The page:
Facebook designs ultra-thin VR eyeglasses

Facebook designs ultra-thin VR eyeglasses
Credit: Facebook

Facebook said this week it has developed the thinnest virtual reality headset in the world. Although it remains a prototype for now, the device does away with the bulky boxlike headgear commonly associated with virtual reality setups and instead sports the look of a large pair of sunglasses with lenses just under .3 inches thick.

Facebook, which released a report on the prototype Monday, says it developed "a new class of near-eye displays" incorporating holographic components and using a refraction technique that enables compression of light sufficient enough to greatly reduce the size of the device.

Instead of thick refractive eyeglass lenses that must be placed far apart from the display panel, the prototype uses a technique called "polarization-based optical folding" that permits use of thinner lenses and a compressed region between lens and display.

Implementing holography, the headset can create vividly colored, far superior to graphics produced with LEDs common in todays devices. The prototype currently produces images in shades of green only, but Facebook researchers expect to achieve full color later in the development process.

In the report prepared by Andrew Maimone and Junren Wang of the Facebook Reality Labs, they expanded on the inner workings of the prototype.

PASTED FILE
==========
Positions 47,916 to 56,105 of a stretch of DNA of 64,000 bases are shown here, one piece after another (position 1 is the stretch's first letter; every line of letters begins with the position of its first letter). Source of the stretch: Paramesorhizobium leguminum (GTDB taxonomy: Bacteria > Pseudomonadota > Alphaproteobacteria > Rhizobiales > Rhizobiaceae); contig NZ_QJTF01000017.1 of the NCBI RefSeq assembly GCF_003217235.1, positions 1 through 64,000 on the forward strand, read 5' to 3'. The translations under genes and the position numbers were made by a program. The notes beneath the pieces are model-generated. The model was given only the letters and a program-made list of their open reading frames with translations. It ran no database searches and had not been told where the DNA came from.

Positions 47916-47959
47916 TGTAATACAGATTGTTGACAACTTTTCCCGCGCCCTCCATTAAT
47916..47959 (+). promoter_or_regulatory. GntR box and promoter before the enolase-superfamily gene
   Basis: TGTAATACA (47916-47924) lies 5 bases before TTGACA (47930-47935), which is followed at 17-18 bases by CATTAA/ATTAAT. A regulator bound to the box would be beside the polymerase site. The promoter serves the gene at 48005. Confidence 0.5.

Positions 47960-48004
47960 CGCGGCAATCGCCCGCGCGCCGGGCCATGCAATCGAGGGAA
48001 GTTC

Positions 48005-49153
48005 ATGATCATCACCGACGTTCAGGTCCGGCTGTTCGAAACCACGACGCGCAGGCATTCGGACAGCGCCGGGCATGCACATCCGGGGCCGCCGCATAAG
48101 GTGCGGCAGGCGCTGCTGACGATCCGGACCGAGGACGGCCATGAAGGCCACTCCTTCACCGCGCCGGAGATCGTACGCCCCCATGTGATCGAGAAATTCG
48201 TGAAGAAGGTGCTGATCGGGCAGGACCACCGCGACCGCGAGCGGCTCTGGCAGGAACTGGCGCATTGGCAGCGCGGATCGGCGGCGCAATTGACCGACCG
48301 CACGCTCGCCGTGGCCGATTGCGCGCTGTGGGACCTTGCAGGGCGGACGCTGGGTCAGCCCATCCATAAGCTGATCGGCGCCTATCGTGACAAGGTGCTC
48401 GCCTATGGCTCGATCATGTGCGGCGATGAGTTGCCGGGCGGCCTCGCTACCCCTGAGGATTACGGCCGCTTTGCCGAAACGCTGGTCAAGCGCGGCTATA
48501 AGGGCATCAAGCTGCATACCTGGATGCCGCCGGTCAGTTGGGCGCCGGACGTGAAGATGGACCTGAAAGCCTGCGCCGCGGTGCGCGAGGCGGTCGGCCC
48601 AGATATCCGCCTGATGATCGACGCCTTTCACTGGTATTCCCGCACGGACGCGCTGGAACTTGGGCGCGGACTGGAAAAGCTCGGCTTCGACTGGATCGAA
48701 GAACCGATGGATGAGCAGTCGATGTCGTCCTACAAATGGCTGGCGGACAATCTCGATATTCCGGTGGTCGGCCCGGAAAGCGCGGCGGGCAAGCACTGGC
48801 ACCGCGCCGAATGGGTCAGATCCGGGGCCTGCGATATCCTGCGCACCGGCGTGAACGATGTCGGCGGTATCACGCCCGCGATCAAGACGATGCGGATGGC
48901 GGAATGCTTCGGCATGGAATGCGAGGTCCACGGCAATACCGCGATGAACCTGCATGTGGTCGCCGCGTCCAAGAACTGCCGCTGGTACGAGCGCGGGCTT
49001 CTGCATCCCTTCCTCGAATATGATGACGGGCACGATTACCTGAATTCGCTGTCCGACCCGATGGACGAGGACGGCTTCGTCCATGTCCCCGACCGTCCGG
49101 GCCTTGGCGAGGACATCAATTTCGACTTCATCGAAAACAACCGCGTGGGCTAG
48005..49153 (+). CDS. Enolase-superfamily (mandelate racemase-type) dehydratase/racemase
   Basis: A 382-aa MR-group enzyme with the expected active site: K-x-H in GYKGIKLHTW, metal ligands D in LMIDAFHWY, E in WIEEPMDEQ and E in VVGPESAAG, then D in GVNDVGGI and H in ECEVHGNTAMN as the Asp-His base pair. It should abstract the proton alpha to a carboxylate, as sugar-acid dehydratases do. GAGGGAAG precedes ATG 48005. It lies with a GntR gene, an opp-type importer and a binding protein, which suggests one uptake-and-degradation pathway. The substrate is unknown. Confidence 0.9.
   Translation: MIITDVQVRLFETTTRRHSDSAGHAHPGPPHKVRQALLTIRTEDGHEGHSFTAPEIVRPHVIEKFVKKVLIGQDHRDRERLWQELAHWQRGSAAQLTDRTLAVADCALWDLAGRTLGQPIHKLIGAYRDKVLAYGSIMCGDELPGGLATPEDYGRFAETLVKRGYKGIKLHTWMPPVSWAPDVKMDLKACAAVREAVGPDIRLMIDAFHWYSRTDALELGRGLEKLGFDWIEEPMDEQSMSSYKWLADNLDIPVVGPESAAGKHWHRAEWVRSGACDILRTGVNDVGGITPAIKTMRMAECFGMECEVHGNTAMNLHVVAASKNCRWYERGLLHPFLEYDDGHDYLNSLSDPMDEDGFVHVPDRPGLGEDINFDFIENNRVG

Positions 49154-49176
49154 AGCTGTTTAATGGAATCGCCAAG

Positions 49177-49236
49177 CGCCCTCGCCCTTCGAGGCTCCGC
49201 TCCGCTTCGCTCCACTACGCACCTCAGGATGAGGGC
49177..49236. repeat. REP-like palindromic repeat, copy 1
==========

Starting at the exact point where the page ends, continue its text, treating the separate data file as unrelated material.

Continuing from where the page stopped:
"You may be familiar with seen at a science museum or on your credit card, which appear to be three-dimensional with realistic depth in or out of the page," they said. "Like these holographic images, our holographic optics are a recording of the interaction of laser light with objects, but in this case the object is a lens rather than a 3-D scene."

Facebook designs ultra-thin VR eyeglasses
Credit: Facebook

They added: "The result is a dramatic reduction in thickness and weight: The holographic optic bends light like a but looks like a thin, transparent sticker."

The report is slated to be formally presented at the SIGGRAPH annual conference on computer graphics and virtual reality developments to be held July 19-23. Ironically enough, the conference this year will be a virtual one online, thanks to COVID-19.

Facebook has recently consolidated its efforts in the field of virtual reality and focused on standalone headsets such as the Oculus Quest. CEO Mark Zuckerberg purchased the Oculus VR startup six years ago for $2 billion. At the time, he stated: "Oculus has the chance to create the most social platform ever, and change the way we work, play and communicate."

The latest prototype suggests the company recognizes that however virtual reality is incorporated into rapidly expanding social media frontiers, comfort will play a key role. Despite their impressive capabilities, headsets such as the Oculus Quest and Microsoft's HoloLens did not gain widespread acceptance largely due to their bulkiness and discomfort for users who typically wore them for extended periods of time.

Facebook hopes to develop models weighing about a third of an ounce, compared to the Oculus at 20 ounces and HoloLens at 1 1/4 pounds.

Google is stepping up its efforts in augmented reality. Earlier this week, it purchased North, a company specializing in augmented reality glasses. It continues to support development of Google Glass, a virtual computer in eyeglasses. And Apple is working on a virtual reality headset and augmented reality glasses slated for release sometime in 2022.

More information: research.fb.com/blog/2020/06/h … ght-virtual-reality/

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